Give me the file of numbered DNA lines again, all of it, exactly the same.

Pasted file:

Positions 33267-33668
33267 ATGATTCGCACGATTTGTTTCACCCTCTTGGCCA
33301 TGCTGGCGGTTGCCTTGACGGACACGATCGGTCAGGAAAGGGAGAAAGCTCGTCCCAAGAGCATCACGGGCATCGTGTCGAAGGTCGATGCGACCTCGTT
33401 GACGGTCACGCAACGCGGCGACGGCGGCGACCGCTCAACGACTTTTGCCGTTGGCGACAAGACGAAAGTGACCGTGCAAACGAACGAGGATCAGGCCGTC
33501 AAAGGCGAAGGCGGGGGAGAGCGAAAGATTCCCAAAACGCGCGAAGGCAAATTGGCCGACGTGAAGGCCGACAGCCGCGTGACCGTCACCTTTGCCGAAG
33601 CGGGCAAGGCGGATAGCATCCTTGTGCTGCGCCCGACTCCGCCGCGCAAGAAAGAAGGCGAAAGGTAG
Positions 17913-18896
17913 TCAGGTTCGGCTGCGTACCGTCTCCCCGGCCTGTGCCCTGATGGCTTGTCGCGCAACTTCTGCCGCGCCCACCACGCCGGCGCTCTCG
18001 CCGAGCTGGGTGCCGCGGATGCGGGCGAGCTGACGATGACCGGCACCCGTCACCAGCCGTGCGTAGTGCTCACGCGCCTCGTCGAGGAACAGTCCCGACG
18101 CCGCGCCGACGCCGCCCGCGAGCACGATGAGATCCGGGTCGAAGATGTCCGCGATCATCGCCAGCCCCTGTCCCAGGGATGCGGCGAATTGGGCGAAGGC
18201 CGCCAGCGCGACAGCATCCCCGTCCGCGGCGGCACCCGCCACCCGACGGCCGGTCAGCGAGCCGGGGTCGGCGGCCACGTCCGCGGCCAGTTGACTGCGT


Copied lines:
Positions 33267-33668
33267 ATGATTCGCACGATTTGTTTCACCCTCTTGGCCA
33301 TGCTGGCGGTTGCCTTGACGGACACGATCGGTCAGGAAAGGGAGAAAGCTCGTCCCAAGAGCATCACGGGCATCGTGTCGAAGGTCGATGCGACCTCGTT
33401 GACGGTCACGCAACGCGGCGACGGCGGCGACCGCTCAACGACTTTTGCCGTTGGCGACAAGACGAAAGTGACCGTGCAAACGAACGAGGATCAGGCCGTC
33501 AAAGGCGAAGGCGGGGGAGAGCGAAAGATTCCCAAAACGCGCGAAGGCAAATTGGCCGACGTGAAGGCCGACAGCCGCGTGACCGTCACCTTTGCCGAAG
33601 CGGGCAAGGCGGATAGCATCCTTGTGCTGCGCCCGACTCCGCCGCGCAAGAAAGAAGGCGAAAGGTAG
Positions 17913-18896
17913 TCAGGTTCGGCTGCGTACCGTCTCCCCGGCCTGTGCCCTGATGGCTTGTCGCGCAACTTCTGCCGCGCCCACCACGCCGGCGCTCTCG
18001 CCGAGCTGGGTGCCGCGGATGCGGGCGAGCTGACGATGACCGGCACCCGTCACCAGCCGTGCGTAGTGCTCACGCGCCTCGTCGAGGAACAGTCCCGACG
18101 CCGCGCCGACGCCGCCCGCGAGCACGATGAGATCCGGGTCGAAGATGTCCGCGATCATCGCCAGCCCCTGTCCCAGGGATGCGGCGAATTGGGCGAAGGC
18201 CGCCAGCGCGACAGCATCCCCGTCCGCGGCGGCACCCGCCACCCGACGGCCGGTCAGCGAGCCGGGGTCGGCGGCCACGTCCGCGGCCAGTTGACTGCGT